Multiple this out for an entire university with 500+ courses, and there’s a significant expenditure/wastage of resources. Remember, this is for perhaps the simplest, minimum course site you can create. Nothing fancy.
As more course sites are created in Moodle, subsequent terms won’t be quite so bad as academics will tend to copy the previous course site and make some modifications. But this creates other problems addressed below.
Poor quality outcomes
Have academics manually create default course sites also contributes to poor quality course sites. There are two main reasons:
- Missing skills; and
Creating a good quality course website requires a good mixture of skills in teaching, technology, design, communication and other skills. Few academics have the right mixture of all of these.
- Human error.
In creating the simple Moodle course site I had to perform the same sequence of steps 10 or 12 times. I’m almost certain that I made a minor mistake in at least one of those repetitions. Depending on the nature of those mistakes, they will come back in the future and cause more inefficiencies, especially if they involve the incorrect date for an assignment. An academic with a more limited understanding of Moodle is perhaps even more likely to introduce mistakes due to human error.
Limited institutional control
This is may not be a big problem in some universities, but increasingly in the Australian higher education sector institutions are being held accountable for the quality of the education they offer. This is translating into an explosion of minimum service standards (the MOPPS Mark Smithers talks about) where the institution identifies an organisation wide set of minimum standards for course websites.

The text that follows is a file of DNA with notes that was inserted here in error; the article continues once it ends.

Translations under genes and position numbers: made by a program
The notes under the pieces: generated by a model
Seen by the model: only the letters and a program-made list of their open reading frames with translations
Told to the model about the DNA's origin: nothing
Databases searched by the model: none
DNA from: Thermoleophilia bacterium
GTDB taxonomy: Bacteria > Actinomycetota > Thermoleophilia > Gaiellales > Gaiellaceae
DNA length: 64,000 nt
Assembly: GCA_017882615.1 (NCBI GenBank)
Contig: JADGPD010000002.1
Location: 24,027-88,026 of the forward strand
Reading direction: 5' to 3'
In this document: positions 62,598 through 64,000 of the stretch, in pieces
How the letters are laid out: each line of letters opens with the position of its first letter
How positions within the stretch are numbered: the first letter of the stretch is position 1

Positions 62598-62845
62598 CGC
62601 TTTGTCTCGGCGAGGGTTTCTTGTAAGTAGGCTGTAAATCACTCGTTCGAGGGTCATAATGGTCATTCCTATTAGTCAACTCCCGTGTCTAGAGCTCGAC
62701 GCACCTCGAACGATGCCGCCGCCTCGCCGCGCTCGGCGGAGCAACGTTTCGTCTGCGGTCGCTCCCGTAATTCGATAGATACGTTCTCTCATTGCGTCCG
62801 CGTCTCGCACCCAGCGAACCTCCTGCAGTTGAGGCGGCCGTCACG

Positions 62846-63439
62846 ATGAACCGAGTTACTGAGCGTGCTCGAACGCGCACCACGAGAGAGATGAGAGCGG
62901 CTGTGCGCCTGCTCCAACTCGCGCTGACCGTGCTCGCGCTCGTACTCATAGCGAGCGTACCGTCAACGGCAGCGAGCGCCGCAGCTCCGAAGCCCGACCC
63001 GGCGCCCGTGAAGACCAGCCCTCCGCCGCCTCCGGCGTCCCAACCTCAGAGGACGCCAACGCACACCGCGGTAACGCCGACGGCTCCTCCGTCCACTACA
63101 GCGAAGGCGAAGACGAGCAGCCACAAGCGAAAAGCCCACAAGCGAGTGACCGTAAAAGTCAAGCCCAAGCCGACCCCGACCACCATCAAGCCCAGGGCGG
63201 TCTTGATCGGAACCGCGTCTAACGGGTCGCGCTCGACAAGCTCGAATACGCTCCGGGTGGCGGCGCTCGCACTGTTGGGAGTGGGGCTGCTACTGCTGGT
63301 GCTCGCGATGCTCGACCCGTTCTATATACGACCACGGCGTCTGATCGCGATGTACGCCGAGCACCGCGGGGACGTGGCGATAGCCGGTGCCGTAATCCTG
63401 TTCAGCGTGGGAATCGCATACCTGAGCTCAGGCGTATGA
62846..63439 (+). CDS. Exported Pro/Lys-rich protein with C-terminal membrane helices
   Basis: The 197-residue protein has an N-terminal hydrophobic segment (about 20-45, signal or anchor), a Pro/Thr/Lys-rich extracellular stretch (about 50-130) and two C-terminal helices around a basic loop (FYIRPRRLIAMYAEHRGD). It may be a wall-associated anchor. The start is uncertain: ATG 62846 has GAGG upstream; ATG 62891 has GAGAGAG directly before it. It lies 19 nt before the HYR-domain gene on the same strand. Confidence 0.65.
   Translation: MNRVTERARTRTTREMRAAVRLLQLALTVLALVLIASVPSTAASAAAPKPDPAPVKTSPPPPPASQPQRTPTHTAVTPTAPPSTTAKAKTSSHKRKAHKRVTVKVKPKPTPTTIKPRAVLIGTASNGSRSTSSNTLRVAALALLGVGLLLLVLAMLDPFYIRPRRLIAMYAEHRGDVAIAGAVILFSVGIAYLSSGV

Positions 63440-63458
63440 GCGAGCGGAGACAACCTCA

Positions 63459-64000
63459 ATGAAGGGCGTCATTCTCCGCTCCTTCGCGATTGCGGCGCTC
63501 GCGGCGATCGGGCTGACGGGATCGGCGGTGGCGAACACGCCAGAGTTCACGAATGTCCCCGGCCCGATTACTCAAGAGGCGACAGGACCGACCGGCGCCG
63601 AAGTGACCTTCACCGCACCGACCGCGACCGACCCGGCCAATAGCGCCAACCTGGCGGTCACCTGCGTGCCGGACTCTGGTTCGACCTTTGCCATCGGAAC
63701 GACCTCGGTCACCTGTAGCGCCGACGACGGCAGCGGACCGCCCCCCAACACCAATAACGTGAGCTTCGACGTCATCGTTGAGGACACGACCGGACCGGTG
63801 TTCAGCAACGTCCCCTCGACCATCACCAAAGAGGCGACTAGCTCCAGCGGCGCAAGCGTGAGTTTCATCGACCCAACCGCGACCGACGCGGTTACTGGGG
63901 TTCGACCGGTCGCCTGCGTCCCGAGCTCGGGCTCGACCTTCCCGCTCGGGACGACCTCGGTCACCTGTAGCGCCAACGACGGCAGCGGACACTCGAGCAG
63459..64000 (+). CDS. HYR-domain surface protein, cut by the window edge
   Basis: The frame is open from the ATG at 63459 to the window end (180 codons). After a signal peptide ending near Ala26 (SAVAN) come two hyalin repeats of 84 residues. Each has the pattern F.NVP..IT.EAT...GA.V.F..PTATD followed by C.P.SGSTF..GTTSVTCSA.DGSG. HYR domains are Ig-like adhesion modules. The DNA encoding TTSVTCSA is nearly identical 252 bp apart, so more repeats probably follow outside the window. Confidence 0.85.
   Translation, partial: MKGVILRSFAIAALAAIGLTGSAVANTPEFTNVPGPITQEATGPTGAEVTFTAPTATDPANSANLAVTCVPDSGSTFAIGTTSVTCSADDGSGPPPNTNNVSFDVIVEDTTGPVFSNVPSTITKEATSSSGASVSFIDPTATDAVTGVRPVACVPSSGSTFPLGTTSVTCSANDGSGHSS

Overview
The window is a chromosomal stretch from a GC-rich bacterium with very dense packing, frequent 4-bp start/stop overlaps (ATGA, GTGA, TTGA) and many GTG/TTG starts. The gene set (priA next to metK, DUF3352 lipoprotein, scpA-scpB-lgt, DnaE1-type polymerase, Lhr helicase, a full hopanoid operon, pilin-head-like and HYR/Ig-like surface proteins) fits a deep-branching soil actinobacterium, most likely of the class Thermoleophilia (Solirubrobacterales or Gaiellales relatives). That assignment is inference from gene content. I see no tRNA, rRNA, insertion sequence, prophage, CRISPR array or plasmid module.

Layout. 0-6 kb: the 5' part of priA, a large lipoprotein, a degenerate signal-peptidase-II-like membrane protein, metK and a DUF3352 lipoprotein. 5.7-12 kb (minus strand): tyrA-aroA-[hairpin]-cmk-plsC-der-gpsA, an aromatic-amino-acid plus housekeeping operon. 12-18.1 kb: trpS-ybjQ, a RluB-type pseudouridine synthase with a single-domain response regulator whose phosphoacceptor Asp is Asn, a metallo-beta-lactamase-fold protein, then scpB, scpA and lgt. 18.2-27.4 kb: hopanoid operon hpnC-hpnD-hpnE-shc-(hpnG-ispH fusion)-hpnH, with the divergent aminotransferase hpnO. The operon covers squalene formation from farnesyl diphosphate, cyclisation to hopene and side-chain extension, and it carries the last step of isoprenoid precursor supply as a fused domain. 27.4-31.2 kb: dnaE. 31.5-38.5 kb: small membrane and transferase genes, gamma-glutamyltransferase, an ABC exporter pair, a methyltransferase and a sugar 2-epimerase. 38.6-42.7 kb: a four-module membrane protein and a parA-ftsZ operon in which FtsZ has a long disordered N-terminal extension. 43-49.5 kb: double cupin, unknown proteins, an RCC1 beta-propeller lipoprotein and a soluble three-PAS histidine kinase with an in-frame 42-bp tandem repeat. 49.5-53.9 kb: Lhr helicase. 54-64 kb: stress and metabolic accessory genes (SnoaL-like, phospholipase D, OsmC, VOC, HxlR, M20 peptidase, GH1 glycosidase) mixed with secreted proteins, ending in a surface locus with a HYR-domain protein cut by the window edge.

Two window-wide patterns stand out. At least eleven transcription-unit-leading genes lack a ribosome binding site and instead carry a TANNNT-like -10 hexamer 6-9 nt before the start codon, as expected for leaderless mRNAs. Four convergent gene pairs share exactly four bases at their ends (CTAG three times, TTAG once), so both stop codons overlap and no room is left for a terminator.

In my experience, the expectation for most of these service standards is that the academics will translate those standards into features on their course websites. Some will argue this is so they can apply their local expertise to develop contextually sensitive implementations of the standards. It is argued that considering the standards helps encourage more thinking about course design by academics. In my experience it mostly leads to compliance and task corruption.
Either way, it is up to the academics to translate the standards into an actual course site. Given the difficulty and inefficiencies identified above in creating course sites, the potential for misinterpretation of the minimum standards, the potential for those standards to badly designed or communicated to academics, and the imbalance in importance between teaching and research it is no great surprise that academics collude to comply and compromise the standards.
Based on this argument, If the aim of an institution is to control the minimum quality of the institution’s course websites, expecting academics to manually create course websites is both inefficient and ineffective. It won’t work.
What’s worse, is if the institution then decides that those minimum standards have to change, either to solve a problem or improve the quality. They then have convince the academics to make these changes. Once an academic has a course site, the common approach is to simply copy what has gone before. Any changes in minimum standards that require significant changes to the basic structure of a course site has little or no chance of widespread, successful adoption.
This post briefly describes the alternative that was implemented within the Webfuse system in 2001 and also a prior aborted attempt.